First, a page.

Led Zeppelin and Bob Dylan are undoubtedly two of the most significant artists to have ever graced the planet but that’s not too far from where the comparisons between them end Sonically, they come from completely different worlds and to say that Dylan was a huge influence on Robert Plant, Jimmy Page, John Paul Jones and John Bonham is maybe a stretch too far. But there’s one Led Zep classic that wouldn’t exist if it wasn’t for him.
Admittedly, Led Zeppelin and Bob Dylan do share somewhat of a chequered history, with Dylan never showing a whole lotta love for his British contemporaries. Their relationship was very much a one-way street at the beginning of their association, with the Zeppelin bandmates’ shared love for the icon not being reciprocated in the slightest. According to legend, when the group’s manager, Peter Grant tried to introduce himself to Dylan when their stars aligned in LA in 1974 with the fateful line, “Hello Bob. I’m Peter Grant, I manage Led Zeppelin,” he was met with this brutal response from Dylan, “Do I come to you with my problems?”.
Following this daunting meeting between Grant and Dylan, Led Zeppelin evidently weren’t scarred by Dylan’s vicious words, perhaps, even potentially wearing them as a badge of honour as they decided to pay homage to him on their next record. Their track ‘In My Time Of Dying’ which features on 1975’s Physical Graffiti is a homage to the singer. It’s not only the longest ever Led Zeppelin song but, without Bob Dylan, then chances are that we would never have heard this rock masterclass.
The track borrows from an old Blues tune which was originally called ‘Jesus Make Up My Dying Bed’ and the origin can be dated all the way back to 1928. But the song would spend decades in obscurity and would remain somewhat of a hidden gem. It wasn’t until Bob Dylan recorded an adaptation of the song on his self-titled debut album that the song would gain prominence, the singer changed the name of the track to ‘In My Time Of Dyin” — it would give Led Zeppelin the basis for their track.
According to the album liner notes, Dylan had never sung ‘In My Time of Dyin” prior to the recording session and he doesn’t even remember where he first heard it, with it just coming to him out of nowhere. Led Zeppelin’s take on the track is 11 delicious minutes of non-stop ferocity that is, arguably, the sound of the band in their full-pomp.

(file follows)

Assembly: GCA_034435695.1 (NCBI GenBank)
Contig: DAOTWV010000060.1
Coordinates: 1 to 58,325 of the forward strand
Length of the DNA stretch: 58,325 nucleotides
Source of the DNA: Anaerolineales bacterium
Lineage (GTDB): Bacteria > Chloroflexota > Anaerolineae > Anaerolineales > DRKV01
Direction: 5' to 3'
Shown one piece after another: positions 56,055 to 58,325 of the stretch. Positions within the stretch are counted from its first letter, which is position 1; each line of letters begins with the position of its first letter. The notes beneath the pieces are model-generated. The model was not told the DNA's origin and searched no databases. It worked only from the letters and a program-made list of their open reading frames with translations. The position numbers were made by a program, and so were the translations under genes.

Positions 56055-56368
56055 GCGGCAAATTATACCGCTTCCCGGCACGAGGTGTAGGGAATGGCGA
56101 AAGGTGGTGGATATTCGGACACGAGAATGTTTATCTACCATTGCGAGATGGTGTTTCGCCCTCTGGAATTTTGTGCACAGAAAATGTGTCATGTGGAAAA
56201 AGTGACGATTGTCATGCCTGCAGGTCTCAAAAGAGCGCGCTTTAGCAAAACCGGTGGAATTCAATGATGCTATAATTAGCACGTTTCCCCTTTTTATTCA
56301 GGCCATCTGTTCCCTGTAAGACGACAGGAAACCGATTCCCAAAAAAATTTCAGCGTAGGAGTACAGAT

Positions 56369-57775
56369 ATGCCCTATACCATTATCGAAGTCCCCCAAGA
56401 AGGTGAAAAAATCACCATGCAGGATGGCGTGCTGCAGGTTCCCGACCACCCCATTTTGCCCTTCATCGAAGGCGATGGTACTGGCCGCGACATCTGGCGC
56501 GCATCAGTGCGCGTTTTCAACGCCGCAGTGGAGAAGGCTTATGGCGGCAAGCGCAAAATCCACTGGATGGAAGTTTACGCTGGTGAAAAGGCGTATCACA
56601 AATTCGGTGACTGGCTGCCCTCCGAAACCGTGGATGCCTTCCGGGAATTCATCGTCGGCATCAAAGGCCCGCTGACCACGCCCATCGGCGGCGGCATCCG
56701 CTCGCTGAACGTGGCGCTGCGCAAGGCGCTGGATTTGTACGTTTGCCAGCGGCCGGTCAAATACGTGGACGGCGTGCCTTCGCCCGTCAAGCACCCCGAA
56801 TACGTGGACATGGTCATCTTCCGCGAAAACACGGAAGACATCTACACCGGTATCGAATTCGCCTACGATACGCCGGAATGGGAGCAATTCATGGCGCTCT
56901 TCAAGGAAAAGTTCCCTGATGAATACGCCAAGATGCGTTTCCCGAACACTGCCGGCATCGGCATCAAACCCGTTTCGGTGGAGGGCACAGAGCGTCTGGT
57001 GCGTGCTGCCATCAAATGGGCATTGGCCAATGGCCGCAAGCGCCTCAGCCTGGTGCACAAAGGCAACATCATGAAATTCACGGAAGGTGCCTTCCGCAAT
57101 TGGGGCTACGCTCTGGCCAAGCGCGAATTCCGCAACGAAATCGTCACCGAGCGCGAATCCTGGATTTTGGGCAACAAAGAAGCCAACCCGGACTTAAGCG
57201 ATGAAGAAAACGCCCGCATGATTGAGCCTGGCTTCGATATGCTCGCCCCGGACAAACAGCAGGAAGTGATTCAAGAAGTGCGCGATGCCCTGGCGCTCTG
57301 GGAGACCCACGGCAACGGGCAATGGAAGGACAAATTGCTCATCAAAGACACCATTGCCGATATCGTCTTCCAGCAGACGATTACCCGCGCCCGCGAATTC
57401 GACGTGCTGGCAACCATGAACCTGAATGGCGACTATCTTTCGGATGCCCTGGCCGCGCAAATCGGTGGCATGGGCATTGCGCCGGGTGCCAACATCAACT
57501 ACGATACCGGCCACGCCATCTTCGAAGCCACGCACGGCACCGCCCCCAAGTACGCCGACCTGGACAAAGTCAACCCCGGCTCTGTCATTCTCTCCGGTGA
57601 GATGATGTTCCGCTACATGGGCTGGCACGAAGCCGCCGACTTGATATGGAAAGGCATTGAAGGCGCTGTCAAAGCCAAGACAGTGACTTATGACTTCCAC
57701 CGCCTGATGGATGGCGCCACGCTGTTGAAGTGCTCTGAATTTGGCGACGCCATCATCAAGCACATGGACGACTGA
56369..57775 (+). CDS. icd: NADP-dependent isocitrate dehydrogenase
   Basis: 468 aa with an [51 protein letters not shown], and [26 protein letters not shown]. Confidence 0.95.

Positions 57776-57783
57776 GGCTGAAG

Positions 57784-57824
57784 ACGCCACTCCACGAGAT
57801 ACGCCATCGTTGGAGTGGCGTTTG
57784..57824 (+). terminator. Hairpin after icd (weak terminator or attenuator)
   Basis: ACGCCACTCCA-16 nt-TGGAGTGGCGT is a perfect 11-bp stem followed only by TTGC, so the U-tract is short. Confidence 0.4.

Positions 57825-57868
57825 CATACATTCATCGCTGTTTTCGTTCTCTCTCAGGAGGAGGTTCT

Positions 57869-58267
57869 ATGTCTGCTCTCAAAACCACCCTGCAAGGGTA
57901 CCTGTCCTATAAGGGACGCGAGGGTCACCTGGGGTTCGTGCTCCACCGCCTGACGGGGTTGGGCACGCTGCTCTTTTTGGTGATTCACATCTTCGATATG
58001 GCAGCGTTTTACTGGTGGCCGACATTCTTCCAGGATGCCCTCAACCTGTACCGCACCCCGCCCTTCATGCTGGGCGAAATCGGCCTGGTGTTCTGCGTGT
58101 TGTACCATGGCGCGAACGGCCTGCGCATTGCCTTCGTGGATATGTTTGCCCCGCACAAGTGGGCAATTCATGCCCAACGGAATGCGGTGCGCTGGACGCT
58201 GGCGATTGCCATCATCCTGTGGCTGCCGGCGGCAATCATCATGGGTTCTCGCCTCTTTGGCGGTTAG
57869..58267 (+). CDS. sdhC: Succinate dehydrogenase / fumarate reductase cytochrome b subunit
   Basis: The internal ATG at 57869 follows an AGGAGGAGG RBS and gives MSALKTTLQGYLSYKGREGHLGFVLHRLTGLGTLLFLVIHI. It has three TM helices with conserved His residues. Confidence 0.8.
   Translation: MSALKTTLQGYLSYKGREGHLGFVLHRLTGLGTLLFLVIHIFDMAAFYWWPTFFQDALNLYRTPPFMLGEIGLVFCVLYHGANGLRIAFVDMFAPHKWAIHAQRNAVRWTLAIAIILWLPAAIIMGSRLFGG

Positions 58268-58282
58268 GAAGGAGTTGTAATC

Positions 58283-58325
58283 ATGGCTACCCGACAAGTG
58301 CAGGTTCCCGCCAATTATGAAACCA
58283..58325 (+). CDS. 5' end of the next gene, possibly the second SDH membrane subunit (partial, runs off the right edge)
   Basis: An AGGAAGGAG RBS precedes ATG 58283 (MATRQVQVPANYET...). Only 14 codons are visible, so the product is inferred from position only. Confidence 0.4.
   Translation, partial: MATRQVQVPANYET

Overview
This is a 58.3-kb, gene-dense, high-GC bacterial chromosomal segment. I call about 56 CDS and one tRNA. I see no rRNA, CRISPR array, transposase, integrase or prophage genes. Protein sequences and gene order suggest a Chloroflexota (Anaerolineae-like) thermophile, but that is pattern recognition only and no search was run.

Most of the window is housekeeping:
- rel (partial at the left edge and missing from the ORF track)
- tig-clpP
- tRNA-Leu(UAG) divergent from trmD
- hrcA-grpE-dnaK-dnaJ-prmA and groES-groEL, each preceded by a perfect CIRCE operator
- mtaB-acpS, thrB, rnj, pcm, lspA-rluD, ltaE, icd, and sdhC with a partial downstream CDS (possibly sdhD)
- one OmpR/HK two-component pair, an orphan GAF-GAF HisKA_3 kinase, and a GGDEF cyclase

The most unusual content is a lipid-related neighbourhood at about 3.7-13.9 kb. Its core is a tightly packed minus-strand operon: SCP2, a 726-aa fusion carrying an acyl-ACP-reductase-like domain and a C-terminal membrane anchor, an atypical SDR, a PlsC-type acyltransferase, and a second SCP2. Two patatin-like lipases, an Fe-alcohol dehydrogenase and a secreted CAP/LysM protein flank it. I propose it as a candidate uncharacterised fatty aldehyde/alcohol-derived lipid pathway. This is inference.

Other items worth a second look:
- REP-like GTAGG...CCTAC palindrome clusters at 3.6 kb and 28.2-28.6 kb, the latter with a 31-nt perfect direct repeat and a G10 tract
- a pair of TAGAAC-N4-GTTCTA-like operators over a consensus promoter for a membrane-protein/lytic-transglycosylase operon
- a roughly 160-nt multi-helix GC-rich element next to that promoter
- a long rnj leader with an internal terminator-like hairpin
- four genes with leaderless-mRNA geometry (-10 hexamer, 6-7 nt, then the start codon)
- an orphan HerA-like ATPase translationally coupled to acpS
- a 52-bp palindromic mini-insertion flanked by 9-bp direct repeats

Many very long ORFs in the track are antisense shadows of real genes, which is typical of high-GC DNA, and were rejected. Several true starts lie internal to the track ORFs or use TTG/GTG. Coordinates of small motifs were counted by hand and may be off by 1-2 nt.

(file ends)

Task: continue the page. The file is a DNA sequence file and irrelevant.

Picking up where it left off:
Dylan has never commented on his thoughts about their reimagining of the song that he brought back into the mainstream but Robert Plant’s love for Dylan has never waned and is as strong as ever. “Something happened when Dylan arrived,” Plant told the Guardian in 2007. “I had to grapple with what he was talking about. His music referenced Woody Guthrie, Richard and Mimi Farina, Reverend Gary Davis, Dave Van Ronk and all these great American artists I knew nothing about.
“He was absorbing the details of America and bringing it out without any reservation at all, and ignited a social conscience that is spectacular.” For those living in Britain and watching Dylan from afar, he seemed like a messiah of sorts. “In these Anglo-Saxon lands we could only gawp because we didn’t know about the conditions he was singing about. Dylan was the first one to say, ‘Hello, reality.’ I knew that I had to get rid of the winkle-pickers and get the sandals on quick.”
Dylan’s influence on music in unparalleled, there’s not one person who has infected so many different genres for the better as he has. The iconic artist’s approach to songwriting was contagious in 1962 and it’s still just as contagious now, almost 60 years later. Even if he’s indifferent to the work of Led Zeppelin, they couldn’t have been more infatuated with him.